Frequent electronic media communication with friends is associated with higher adolescent substance use
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This study investigated the unique associations between electronic media communication (EMC) with friends and adolescent substance use (tobacco, alcohol, and cannabis), over and beyond the associations of face-to-face (FTF) interactions with friends and the average level of classroom substance use.
Drawn from the cross-national 2009/2010 Health Behaviour in School-aged Children (HBSC) study in The Netherlands, 5,642 Dutch adolescents (M age = 14.29) reported on their substance use, EMC, and FTF interactions. Two-level multilevel analyses (participants nested within classrooms) were run.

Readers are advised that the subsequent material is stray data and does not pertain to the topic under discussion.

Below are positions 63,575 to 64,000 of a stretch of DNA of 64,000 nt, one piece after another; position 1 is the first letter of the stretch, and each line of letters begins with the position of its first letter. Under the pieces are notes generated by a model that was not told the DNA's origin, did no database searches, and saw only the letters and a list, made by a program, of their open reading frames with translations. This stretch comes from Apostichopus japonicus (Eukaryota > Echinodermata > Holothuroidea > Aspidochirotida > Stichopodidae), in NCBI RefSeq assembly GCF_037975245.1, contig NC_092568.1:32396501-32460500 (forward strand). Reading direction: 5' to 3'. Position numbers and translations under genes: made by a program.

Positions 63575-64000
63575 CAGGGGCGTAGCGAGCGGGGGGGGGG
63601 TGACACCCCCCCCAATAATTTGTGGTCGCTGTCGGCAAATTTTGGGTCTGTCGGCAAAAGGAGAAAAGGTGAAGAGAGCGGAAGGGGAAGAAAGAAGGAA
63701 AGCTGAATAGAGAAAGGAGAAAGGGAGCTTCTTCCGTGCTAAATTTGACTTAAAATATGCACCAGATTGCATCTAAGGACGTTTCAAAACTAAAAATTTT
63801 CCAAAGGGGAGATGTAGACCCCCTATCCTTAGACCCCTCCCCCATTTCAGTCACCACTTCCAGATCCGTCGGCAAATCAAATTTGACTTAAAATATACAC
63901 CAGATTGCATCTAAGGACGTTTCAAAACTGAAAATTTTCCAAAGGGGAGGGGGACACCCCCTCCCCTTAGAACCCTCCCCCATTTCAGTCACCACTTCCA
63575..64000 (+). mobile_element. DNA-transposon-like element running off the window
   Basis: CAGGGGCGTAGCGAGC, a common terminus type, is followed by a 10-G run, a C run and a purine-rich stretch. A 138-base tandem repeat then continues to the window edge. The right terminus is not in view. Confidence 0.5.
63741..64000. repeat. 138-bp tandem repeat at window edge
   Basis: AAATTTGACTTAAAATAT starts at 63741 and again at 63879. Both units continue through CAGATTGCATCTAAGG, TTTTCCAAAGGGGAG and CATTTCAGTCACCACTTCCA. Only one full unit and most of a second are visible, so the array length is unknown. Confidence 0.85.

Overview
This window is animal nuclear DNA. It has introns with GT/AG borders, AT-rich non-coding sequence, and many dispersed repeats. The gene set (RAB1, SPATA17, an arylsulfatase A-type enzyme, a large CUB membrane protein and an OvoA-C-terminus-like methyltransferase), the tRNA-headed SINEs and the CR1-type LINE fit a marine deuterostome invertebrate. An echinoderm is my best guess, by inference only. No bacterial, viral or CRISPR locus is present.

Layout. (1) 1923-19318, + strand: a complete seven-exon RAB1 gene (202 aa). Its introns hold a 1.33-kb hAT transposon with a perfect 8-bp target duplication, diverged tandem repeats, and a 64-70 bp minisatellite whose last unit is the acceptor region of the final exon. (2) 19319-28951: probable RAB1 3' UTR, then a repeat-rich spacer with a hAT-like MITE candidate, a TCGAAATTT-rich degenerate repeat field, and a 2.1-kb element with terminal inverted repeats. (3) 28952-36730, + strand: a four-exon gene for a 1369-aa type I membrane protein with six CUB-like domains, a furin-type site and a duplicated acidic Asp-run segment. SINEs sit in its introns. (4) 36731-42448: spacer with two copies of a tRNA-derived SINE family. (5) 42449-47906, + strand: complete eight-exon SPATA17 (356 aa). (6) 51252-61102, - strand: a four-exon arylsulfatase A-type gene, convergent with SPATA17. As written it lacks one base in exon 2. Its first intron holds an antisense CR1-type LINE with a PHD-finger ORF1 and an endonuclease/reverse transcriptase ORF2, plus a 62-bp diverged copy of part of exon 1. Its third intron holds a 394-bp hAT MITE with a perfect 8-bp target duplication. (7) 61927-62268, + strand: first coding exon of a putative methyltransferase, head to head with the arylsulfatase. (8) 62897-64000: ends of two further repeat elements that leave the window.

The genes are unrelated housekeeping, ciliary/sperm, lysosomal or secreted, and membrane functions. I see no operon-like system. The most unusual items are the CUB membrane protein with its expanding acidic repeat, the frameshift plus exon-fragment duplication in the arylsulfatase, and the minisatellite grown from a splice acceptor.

Electronic media communication was positively associated with adolescent substance use, though significantly more strongly with alcohol (β = 0.15, SE β = 0.02) than with tobacco (β = 0.05, SE β = 0.02, t (5,180) = 3.33, p < 0.001) or cannabis use (β = 0.06, SE β = 0.02, t (5,160) = 2.79, p < 0.01). Further, EMC strengthened several positive associations of FTF interactions and average classroom substance use with adolescent substance use.
Electronic media communication was uniquely associated with substance use, predominantly with alcohol use. Thus, adolescents’ EMC and other online behaviors should not be left unnoticed in substance use research and prevention programs.
KeywordsSubstance use Adolescents Electronic media communication Face-to-face interactions Multilevel analysis
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